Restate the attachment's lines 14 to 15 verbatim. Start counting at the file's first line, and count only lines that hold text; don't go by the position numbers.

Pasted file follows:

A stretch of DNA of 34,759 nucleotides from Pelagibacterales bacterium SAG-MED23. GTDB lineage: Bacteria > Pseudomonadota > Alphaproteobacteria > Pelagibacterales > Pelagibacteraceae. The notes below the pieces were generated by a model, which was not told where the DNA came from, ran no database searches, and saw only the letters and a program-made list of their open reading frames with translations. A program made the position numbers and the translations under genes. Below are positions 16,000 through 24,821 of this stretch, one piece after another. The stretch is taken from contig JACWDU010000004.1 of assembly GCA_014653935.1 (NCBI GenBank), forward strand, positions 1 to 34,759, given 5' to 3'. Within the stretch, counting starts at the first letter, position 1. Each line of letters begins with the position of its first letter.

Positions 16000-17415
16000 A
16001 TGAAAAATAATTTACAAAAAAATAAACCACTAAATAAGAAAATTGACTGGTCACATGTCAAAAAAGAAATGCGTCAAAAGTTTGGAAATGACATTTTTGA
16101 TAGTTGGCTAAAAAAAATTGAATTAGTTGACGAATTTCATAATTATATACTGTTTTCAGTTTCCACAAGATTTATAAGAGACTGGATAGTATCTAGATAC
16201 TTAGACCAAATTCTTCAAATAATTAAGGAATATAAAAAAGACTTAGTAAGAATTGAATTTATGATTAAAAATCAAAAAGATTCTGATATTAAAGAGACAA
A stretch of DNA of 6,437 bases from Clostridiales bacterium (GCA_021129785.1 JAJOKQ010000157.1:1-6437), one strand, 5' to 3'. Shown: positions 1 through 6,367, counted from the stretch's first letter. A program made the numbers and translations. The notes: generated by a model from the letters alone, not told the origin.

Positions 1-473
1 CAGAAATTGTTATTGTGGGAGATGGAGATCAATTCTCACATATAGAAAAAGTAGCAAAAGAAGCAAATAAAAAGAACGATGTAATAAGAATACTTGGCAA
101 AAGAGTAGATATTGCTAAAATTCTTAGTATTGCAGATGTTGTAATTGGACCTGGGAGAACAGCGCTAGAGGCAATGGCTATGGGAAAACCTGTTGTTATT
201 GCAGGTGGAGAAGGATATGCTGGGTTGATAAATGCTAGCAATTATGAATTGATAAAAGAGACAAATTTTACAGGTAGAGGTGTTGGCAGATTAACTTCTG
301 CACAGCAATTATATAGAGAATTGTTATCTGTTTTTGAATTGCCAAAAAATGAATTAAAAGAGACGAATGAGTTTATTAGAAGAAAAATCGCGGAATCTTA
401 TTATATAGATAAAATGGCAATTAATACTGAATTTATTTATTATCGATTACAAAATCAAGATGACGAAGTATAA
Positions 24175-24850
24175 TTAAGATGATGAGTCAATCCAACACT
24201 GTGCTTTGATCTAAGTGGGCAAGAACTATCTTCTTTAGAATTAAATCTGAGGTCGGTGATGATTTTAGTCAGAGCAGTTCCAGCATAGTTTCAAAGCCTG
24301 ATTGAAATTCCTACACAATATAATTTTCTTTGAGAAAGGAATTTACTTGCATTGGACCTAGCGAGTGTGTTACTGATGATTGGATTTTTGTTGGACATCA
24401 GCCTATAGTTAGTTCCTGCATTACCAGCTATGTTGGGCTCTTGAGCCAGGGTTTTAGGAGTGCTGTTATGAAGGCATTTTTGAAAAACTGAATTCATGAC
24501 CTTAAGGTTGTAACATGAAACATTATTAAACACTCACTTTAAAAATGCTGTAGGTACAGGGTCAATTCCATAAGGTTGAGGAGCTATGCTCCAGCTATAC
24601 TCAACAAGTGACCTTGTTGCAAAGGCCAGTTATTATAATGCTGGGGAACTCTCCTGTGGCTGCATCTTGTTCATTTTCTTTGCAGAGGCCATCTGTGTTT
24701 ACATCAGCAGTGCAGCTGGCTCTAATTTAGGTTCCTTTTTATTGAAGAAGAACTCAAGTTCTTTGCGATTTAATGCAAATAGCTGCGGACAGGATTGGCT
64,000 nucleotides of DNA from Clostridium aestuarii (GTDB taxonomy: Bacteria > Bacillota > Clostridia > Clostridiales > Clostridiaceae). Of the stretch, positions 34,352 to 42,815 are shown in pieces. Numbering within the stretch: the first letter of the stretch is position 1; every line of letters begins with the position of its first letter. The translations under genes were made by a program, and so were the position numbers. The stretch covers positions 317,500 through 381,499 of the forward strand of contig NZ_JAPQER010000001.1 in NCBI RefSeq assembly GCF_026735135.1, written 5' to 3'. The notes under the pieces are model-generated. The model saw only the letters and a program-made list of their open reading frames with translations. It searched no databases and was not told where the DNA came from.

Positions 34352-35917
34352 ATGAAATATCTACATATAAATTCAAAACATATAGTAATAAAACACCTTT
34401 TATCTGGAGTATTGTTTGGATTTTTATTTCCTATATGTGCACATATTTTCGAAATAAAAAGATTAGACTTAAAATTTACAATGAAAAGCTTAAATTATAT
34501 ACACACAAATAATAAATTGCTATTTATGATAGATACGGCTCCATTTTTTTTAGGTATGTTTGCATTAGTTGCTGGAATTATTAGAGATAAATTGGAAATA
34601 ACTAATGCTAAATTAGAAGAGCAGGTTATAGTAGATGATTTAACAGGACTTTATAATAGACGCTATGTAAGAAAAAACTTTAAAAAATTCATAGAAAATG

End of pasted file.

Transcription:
Positions 24175-24850
24175 TTAAGATGATGAGTCAATCCAACACT